My TED Talk has surpassed half a million views! (This is from the ways that I can track. Aside from TED.com and various YouTube channels, TED also has a podcast download, so I have no idea how many times it's been viewed that way.) But—wow! A half a million people have now watched a talk that I gave to a room filled with 120 people. A talk that I didn't know I would give when I woke up that day.
So how have a last-minute phone call, 18 minutes and a half a million views changed my life?
Your instant reaction will be to guess that it's increased my exposure. And sure, my TED Talk certainly did help land a feature in The Boston Globe and an impending feature on NPR's All Things Considered. (Listen this Thursday! Check your local NPR affiliate!) While different sets of circumstances led to each of those PR pieces, it was the TED Talk that helped seal the deal in both cases.
But it goes much deeper than that. My story was never anything I was very open with publicly. While of course good friends knew the scope of my childhood story, the general public did not. That phone call to give a last-minute TED Talk came at a time when I was able to tell the story. Had that phone call come a few months earlier, probably not. A year earlier, definitely not. The experience taught me the power of being publicly honest and open. I have been so amazed to hear similar stories from both strangers and colleagues, and that has certainly been therapeutic for me. (And by the way, if you have emailed me, I haven't lost your email—I have a folder filled with emails that await responses concerning my TED Talk. I just want to be able to sit down and give your reply the time it deserves.)
Having had such a deep and meaningful story go viral is a funny thing. At first, it was incredibly strange to walk into a school and have everyone know such intimate details of my life, never mind the time I was recognized by a complete stranger at Dunkin Donuts. Most importantly, people have been able to share my story with children who are dealing with similar situations. Some of their stories punch you right in the gut. Others, right in the throat. I am so happy that I have been able to share my journey so directly with those kids. I can only begin to imagine what learning of such a story would have done for me as a child.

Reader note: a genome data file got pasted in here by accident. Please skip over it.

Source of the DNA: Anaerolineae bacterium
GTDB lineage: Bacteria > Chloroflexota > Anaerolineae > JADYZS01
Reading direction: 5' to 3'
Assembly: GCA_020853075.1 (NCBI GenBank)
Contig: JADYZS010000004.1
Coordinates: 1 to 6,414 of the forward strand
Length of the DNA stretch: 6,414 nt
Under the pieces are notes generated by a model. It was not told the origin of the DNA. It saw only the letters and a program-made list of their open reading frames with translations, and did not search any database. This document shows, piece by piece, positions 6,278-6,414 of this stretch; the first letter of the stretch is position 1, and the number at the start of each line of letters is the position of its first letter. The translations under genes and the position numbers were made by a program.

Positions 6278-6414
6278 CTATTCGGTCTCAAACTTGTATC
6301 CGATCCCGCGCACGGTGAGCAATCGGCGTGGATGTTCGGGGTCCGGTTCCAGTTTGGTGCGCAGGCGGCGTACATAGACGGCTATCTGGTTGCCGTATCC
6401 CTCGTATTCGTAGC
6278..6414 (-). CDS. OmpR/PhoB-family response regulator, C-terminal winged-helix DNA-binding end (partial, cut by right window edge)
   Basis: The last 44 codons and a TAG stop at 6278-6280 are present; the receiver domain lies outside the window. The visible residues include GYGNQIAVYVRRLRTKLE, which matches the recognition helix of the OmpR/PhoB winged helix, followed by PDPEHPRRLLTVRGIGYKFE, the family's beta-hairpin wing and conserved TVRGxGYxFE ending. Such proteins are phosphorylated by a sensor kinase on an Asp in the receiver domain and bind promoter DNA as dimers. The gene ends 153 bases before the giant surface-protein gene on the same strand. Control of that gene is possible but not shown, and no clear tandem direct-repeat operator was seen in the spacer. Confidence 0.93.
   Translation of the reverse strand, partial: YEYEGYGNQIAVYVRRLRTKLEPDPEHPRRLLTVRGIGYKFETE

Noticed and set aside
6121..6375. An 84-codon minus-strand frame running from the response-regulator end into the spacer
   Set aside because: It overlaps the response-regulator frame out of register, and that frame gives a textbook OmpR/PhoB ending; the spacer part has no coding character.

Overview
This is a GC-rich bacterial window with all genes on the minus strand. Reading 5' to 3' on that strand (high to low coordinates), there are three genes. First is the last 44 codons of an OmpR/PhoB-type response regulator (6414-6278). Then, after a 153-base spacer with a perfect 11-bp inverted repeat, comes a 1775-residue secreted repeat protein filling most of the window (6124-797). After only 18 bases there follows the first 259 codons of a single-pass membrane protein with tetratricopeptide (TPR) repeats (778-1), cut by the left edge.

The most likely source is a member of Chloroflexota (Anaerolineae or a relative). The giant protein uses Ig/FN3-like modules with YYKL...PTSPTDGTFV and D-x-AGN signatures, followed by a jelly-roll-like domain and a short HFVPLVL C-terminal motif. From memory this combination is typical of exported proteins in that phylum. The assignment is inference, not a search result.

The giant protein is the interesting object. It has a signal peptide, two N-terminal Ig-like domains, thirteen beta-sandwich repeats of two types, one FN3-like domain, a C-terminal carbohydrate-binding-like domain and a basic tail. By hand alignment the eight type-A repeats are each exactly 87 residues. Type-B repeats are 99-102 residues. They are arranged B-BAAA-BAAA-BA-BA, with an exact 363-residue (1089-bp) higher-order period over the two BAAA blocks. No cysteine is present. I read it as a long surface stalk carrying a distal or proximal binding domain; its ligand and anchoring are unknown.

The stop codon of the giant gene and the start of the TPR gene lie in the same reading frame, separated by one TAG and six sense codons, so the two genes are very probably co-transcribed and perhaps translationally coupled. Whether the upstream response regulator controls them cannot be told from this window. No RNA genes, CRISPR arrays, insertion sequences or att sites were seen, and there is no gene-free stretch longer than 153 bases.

My TED experience has also taught me how to share personal information and deal with that knowledge being out there. As some of you may know, I have been working on writing a graphic novel memoir. (It would, of course be for a teen and older audience.) I would never be able to write that story so openly if it weren't for the reaction my TED Talk has received.
If you have watched the video, if you have shared it via social media or by email, I thank you endlessly. Because you are one in a half-million!
My sincerest thanks to you!
And of course thanks to my wife Gina. When I hung up the phone and said, "I was just asked to give a TED Talk in four hours and I have no idea what to talk about." Gina said, "Just be honest. Tell the story of your childhood as it happened."
You can read a more detailed account of how I prepared for the talk here.
And in case you missed it, here's the video: